I didn’t get to see as many new movies in 2016 as I would have liked (there’s one movie I went to see but didn’t get to — I’ll save that story for here in a minute), but of the movies that I did see, five came forward in my mind as my favorites. There are still movies from the past year that I want to see:
Manchester by the Sea (dir. Kenneth Lonergan), 10 Cloverfield Lane (dir. Dan Trachtenberg), Everybody Wants Some (dir. Richard Linklater), Weiner (dir. Josh Kriegman, Elyse Steinberg), and Silence (dir. Martin Scorsese), just to name a few.
As for that movie I went to see but didn’t get to: Captain America Civil War (2016, dir. Anthony Russo, Joe Russo). A friend and I were going to meet up at the theater to see this movie. I’m not a huge fan of superhero movies (I find most of them incredibly uninteresting), but I enjoyed the first two Captain America movies enough that I wanted to go see Civil War, despite it looking like The Avengers 2.5. Unfortunately for me I ended up getting sick and had to leave about ten minutes into the movie. There’s quite a bit more to this story, but I’m not sure that any of you want to hear the details. Either way, I’m pretty sure I really freaked out one guy in the theater bathroom. But that’s all the details you’re getting.
Now, on to my five favorites of 2016 (of the movies that I have seen). I’m gonna do my best to keep this rather short and sweet (yeah right).
5. The Jungle Book (dir. Jon Favreau)
I’ll admit that I wasn’t very excited about this movie. I’m a big fan of the original animated film, and I just hate remakes in general. There is this big culture these days of updating things and trying to make them more modern, but it rarely brings about results which are satisfactory. This is a separate issue from our “sequel culture,” by the way, but falls into the same general idea of Hollywood not having any new ideas. This, however, was a pretty refreshing remake. It took the very silly and fun animated film and turned it into a very dark and serious drama. It maintains the fun attitude of the original, but somehow manages to make the material feel more grown up.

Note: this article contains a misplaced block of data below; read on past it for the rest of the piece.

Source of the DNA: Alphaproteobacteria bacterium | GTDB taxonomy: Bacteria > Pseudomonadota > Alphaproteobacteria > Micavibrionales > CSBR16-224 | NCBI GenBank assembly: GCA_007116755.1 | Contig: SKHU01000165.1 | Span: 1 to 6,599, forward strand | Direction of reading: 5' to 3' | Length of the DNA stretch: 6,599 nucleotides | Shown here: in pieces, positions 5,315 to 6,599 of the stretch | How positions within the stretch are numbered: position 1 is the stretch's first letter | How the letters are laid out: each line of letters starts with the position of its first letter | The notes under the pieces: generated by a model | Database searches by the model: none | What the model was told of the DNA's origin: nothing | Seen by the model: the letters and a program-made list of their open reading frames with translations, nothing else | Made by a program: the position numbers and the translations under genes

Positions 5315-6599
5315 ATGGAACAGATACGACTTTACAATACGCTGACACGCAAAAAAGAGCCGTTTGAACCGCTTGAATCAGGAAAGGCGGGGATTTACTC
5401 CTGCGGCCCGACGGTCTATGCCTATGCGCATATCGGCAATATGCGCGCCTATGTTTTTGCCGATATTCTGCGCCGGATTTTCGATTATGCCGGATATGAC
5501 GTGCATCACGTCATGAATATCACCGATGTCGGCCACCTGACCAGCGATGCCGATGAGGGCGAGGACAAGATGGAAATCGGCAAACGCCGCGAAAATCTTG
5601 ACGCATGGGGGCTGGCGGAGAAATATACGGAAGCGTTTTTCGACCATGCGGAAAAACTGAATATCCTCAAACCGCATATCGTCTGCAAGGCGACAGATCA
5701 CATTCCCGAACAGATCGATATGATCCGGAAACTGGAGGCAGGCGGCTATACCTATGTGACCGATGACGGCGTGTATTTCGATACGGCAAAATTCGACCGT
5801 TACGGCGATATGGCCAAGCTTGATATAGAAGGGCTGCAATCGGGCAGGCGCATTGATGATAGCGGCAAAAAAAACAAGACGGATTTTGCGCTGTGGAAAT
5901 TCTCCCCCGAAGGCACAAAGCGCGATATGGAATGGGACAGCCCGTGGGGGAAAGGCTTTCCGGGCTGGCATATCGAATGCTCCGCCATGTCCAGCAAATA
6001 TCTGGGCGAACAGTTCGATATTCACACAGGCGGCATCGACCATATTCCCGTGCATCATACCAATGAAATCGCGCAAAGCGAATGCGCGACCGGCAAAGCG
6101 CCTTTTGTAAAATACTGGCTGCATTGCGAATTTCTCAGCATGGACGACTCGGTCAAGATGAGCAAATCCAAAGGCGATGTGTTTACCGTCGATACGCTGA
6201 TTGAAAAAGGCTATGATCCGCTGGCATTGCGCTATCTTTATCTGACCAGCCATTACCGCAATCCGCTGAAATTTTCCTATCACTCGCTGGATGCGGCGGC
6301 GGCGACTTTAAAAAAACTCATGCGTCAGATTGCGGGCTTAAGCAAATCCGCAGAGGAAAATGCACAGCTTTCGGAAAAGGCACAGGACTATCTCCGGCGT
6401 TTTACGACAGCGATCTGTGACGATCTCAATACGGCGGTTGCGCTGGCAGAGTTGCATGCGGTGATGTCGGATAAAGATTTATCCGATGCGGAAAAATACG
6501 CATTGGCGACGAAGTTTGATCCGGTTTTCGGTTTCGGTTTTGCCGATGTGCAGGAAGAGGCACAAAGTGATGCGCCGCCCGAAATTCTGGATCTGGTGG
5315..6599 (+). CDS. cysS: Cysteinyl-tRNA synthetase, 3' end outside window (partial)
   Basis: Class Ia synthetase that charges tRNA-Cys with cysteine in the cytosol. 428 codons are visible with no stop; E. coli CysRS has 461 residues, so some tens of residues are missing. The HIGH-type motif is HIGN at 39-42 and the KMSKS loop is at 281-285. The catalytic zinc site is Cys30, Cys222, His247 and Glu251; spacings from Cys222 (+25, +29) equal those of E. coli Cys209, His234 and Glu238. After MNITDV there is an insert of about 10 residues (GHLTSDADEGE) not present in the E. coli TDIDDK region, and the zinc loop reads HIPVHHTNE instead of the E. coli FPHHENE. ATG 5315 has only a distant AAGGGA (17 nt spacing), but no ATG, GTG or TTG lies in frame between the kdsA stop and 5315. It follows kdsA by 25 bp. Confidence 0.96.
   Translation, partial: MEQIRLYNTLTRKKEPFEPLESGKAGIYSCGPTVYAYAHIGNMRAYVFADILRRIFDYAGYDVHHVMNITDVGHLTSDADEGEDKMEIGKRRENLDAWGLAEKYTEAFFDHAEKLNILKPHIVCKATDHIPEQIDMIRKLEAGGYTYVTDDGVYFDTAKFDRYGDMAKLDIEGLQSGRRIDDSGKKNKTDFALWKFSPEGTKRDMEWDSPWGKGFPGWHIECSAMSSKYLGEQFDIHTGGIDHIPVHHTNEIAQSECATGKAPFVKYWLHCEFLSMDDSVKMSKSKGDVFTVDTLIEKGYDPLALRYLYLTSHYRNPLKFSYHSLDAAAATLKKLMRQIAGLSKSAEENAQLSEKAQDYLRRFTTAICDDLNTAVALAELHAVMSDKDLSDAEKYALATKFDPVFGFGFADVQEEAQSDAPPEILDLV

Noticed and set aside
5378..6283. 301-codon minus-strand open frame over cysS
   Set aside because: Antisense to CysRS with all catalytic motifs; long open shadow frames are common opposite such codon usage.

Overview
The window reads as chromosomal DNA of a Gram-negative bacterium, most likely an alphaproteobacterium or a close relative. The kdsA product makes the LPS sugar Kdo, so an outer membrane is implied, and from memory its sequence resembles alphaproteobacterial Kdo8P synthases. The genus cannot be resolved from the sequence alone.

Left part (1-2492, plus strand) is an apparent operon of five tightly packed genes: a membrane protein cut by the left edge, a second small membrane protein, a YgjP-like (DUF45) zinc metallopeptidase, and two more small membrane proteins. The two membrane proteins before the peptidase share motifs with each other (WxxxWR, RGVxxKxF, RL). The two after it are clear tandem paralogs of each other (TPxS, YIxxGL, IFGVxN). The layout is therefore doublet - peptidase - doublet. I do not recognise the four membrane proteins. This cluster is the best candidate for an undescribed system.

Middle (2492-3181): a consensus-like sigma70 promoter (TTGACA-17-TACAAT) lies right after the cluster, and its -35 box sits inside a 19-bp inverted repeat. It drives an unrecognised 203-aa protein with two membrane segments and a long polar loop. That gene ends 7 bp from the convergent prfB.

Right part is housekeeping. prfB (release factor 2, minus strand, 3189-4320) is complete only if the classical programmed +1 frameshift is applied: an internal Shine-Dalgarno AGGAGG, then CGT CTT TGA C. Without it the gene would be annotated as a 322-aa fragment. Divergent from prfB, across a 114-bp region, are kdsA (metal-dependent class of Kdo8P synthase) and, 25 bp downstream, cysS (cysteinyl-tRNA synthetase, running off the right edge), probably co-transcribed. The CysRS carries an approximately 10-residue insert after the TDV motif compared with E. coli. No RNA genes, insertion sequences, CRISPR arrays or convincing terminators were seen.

4. Knight of Cups (dir. Terrence Malick)
This one is not for everyone (or even most people). Malick’s films tends to meander, ramble, and focus on aesthetics and tone more so than narrative coherence. His films have little to do that most would recognize as a “narrative” or “story,” but feature many philosophical, theological, and poetic themes and ideas. His camera floats like a sort of all seeing eye, viewing his characters but never letting us get too close to them. Here we find Christian Bale playing a Hollywood scriptwriter who has lost his way in life. The film is divided up into chapters, each one named after a tarot card and each representing a different woman with whom he becomes involved. All the while the characters narrate the film and present ideas rather than strict stories. It’s a tough film to nail down and will never be a huge hit with most people, but it’s a marvelous technical and aesthetic achievement.
3. Hail, Caesar! (dir. The Coen Brothers)